Wednesday, 13 March 2019
Business Insurance: Motion [Private Members]
Michael McGrath (Cork South Central, Fianna Fail)
I thank all Deputies who contributed to the debate. The debate is not what is important. What is important is what follows. I want the Minister of State to use this debate as leverage to get more support and more movement on some of the key issues involved. It is a concern that there were no Ministers from the Departments of Justice and Equality or Business, Enterprise and Innovation. Only the Minister of State, Deputy McEntee, spoke while Deputy Neville was here for some of the debate. There was little evidence of the Minister of State's Government colleagues from the key Departments which he needs on board to bring about these reforms.
Getting down to brass tacks, what the Minister of State said about the Judicial Council Bill is new and I welcome that it will go to Committee Stage in the Seanad by the end of this month. He challenged all of us to have the Bill enacted by the summer. We will certainly play our part on this side of the House.
The Minister of State’s speech, which was circulated to Members earlier, does not inspire me with confidence. It states:
Legislative proposals in relation to this matter are at an early stage of development and when that developmental work has been finalised, it is envisaged that any resulting amendments will be the subject of consultation with the Judiciary in keeping with the collaborative approach which has marked the development of the Judicial Council Bill.
Will we get this done by the summer? We have to because we have no choice.
These guidelines which will eventually emerge cannot be too loose. If they are not tight, then this will not work. One person, who happens to be in the Gallery this afternoon, told me that going before the Judiciary to defend against a personal injury claim is like a lucky dip. That is not good enough. If these guidelines are too loose, then this simply will not work. They have to be tight in respect of their scope and application. We will work with the Minister of State to get that done. We will not accept any further delay in dealing with that.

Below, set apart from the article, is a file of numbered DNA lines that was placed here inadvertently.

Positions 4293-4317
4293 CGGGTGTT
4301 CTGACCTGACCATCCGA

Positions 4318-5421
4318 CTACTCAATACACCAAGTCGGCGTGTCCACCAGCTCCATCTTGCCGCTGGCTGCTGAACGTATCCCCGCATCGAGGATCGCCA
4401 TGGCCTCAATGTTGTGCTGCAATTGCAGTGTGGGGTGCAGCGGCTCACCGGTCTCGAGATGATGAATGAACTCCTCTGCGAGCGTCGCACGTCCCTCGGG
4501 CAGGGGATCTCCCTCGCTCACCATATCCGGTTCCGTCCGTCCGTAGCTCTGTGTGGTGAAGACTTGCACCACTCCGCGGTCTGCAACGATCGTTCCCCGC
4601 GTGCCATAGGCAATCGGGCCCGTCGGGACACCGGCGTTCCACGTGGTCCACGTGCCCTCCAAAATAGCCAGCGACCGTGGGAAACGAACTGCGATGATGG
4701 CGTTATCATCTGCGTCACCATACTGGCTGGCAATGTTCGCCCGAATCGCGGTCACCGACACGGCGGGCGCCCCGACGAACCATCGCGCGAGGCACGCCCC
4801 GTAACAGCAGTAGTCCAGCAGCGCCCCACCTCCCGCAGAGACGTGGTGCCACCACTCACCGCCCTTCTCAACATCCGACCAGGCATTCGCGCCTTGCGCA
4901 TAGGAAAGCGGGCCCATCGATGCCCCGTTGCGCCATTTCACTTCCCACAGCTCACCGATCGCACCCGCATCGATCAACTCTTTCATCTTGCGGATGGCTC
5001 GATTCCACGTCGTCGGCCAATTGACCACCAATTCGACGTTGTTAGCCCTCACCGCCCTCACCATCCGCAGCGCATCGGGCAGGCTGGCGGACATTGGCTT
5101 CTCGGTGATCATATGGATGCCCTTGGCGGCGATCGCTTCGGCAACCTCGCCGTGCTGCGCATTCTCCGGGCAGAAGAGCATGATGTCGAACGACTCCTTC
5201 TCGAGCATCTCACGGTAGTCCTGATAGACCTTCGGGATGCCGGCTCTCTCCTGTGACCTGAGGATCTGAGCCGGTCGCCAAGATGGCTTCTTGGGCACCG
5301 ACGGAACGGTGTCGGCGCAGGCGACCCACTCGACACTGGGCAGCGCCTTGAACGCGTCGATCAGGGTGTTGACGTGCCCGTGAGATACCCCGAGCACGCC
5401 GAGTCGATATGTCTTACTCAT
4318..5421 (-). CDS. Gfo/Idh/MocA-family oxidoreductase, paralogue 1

The Minister of State did not have any good news on insurance fraud and the establishment of a Garda fraud unit. I know the Garda is operationally independent. However, the Minister for Justice and Equality needs to engage with An Garda Síochána to establish its views on this issue. It is not good enough that we cannot get information on whether files relating to alleged insurance fraud go to the Director of Public Prosecutions, whether any prosecutions are taken or whether convictions occur. No reports are provided in this regard. That is not good enough and this information must be made available.
There are people in the Gallery, as well as others at home and at work, who are facing the closure of their businesses. I am as able to criticise insurance companies as anybody else. It is justified in many instances. However, there is a problem when none of the insurance companies operating in Ireland is willing to provide cover in certain sectors. We have play centres reliant on Axa XL and nightclubs reliant on Lloyds in the UK. These areas are particularly exposed because there is only one insurance company, UK-based, providing cover. As these businesses face closure, will the Minister of State seek to engage directly with these insurance firms? It is a small number of firms but they have significant sway in respect of the continuation of insurance cover at reasonable rates for these sectors. I will work with the Minister of State in doing that but we need to engage with those insurance firms immediately. Otherwise, inherently good, profitable and viable businesses will be shut down as a result of the cost of insurance. None of us wants that. We must use this debate to bring about change. The sense of urgency cannot be lost. The fact some businesses have closed is regrettable. Many more will follow. We need to deal with this issue.